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Politicizing the Armenian tragedy
Question of the Day
Today, as the United States and its allies confront critical challenges around the world, there is perhaps no nation more at the forefront of our collective efforts than Turkey. Our strategic partnership spans a wide range of global challenges, from helping secure Iraq and Afghanistan to preventing the proliferation of weapons of mass destruction, promoting energy security and fighting terrorism in our region and beyond.
This relationship also has an important bearing on regional and global stability. Yet, such strategic cooperation is jeopardized by a single interest group that solely pursues its own political agenda over national interests. Once again, Armenian lobbying organizations are determined to politicize the past — and impose their view of history — without any regard to the overriding and lasting interests of the United States or Armenia.
The historical period in question centers on 1915, when immense mutual suffering occurred amid the atrocities of World War I. Countless individual stories have been passed from generation to generation among Turks, Armenians and others who then made up the Ottoman Empire. But the complex political history and dynamics of that tumultuous period are yet to be fully grasped. Each life lost is one too many, whether it is Armenian or Turk. It is truly regrettable that there is no mention today of Turkish or Muslim lives lost during the same period.
With regard to the Armenian allegation describing the tragedy that befell them as genocide, the question, from the point of view of international law, is whether the Ottoman government systematically pursued a calculated act of state policy for their destruction in whole or in part. The answer to this question can only be established by scholars who have the ability to evaluate the period objectively, working with the full range of available primary sources. Hence Turkey made a proposal to Armenia in 2005 to establish a joint commission of historians to find out once and for all what really happened, and how it took place.
Turkey has no difficulties in facing its past. All Turkish archives, including the military archives of the period, are open to the entire international academic community. However, important Armenian archives are not.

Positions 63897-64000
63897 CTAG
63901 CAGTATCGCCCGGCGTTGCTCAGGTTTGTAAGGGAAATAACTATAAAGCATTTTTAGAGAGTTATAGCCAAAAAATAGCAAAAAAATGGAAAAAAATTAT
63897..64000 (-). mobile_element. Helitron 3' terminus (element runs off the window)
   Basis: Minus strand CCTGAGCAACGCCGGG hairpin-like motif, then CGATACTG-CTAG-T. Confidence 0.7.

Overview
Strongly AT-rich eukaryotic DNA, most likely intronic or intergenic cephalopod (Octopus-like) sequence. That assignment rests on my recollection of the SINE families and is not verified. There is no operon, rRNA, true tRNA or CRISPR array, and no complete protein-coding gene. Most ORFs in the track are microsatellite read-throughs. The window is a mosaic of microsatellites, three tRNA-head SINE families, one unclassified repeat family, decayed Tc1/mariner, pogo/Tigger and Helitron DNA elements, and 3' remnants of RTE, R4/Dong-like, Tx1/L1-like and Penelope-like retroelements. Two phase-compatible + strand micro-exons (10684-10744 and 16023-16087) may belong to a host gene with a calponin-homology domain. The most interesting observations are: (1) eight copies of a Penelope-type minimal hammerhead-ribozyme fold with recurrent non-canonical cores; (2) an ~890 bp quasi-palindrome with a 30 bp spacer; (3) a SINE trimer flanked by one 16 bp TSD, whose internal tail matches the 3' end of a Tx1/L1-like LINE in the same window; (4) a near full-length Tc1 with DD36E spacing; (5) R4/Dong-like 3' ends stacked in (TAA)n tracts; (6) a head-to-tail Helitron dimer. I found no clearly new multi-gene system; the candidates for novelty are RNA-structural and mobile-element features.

We eagerly await a positive response from Armenia, agreeing to establish this joint commission and declaring its readiness to accept its conclusions. We are also prepared to work together with other parties to conduct this research. I hereby extend an invitation to any third country, including the United States, to contribute to this commission by appointing scholars who will earnestly work to shed light on this tragedy and open ways for us to come together. The establishment of such a commission will also help shape an atmosphere conducive to the normalization of Turkish-Armenian relations.
A recent resolution introduced in the U.S. House of Representatives makes mention of the events of 1915 as “genocide.” Its passage will be tantamount to legislating a skewed version of history, which will be totally unjust and thus deeply offensive to the Turkish people who have expressed their readiness to seek out the truth.
Following the repulsive murder of the Turkish-Armenian journalist Hrant Dink, Turkey invited officials of the Armenian government and representatives from the Armenian diaspora to share the genuine grief of the Turkish people. These guests witnessed the enormous reaction of our citizens, who poured by thousands into the streets. Yet, as we today consider ways to create a much-improved atmosphere with our neighbor, the Armenian government appears to be propagating the fallacious idea that Turks are missing a chance to recognize their genocide claims.
As Mr. Dink himself said in a published interview shortly before his tragic death, “What I want from the Armenian Diaspora is not to make any demands about accepting the genocide, neither from Turkey, from the parliament nor any other governments.”
Today, there are 70,000 Armenian citizens working in Turkey. There are direct flights between Istanbul and Yerevan. Turkish and Armenian organizations are in direct contact with each other, from NGOs to business-people to local authorities. We are determined to save future generations from the hegemony of bitter rhetoric and outright hostility. Yet we are faced with a noncompromising, unmitigated assault not over a political, but over a politicized one.
Self-examination is an inseparable part of any process of comprehension. In this regard, Turkey has been doing its share of soul-searching. It is high time for Armenians to do the same.
As a politician, I fully understand the pressures imposed by narrow interest groups. However, there is also the imperative to rise above such pressures and see the national and international repercussions of one’s choices. After all, the decisions we make return back to us in this globalized world, where the interests of nations — especially neighbors — are intertwined.
Abdullah Gul is the deputy prime minister and foreign minister of Turkey.
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